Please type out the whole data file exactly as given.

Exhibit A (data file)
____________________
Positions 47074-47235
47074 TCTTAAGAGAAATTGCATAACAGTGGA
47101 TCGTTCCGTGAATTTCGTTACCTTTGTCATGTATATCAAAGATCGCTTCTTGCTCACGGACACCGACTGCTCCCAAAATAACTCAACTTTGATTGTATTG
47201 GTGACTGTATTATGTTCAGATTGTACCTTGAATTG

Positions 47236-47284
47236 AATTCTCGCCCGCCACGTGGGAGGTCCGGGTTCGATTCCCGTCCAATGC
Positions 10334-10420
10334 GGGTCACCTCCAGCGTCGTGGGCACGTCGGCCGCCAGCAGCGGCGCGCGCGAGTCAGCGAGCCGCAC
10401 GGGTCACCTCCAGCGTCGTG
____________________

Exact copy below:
Positions 47074-47235
47074 TCTTAAGAGAAATTGCATAACAGTGGA
47101 TCGTTCCGTGAATTTCGTTACCTTTGTCATGTATATCAAAGATCGCTTCTTGCTCACGGACACCGACTGCTCCCAAAATAACTCAACTTTGATTGTATTG
47201 GTGACTGTATTATGTTCAGATTGTACCTTGAATTG

Positions 47236-47284
47236 AATTCTCGCCCGCCACGTGGGAGGTCCGGGTTCGATTCCCGTCCAATGC
Positions 10334-10420
10334 GGGTCACCTCCAGCGTCGTGGGCACGTCGGCCGCCAGCAGCGGCGCGCGCGAGTCAGCGAGCCGCAC
10401 GGGTCACCTCCAGCGTCGTG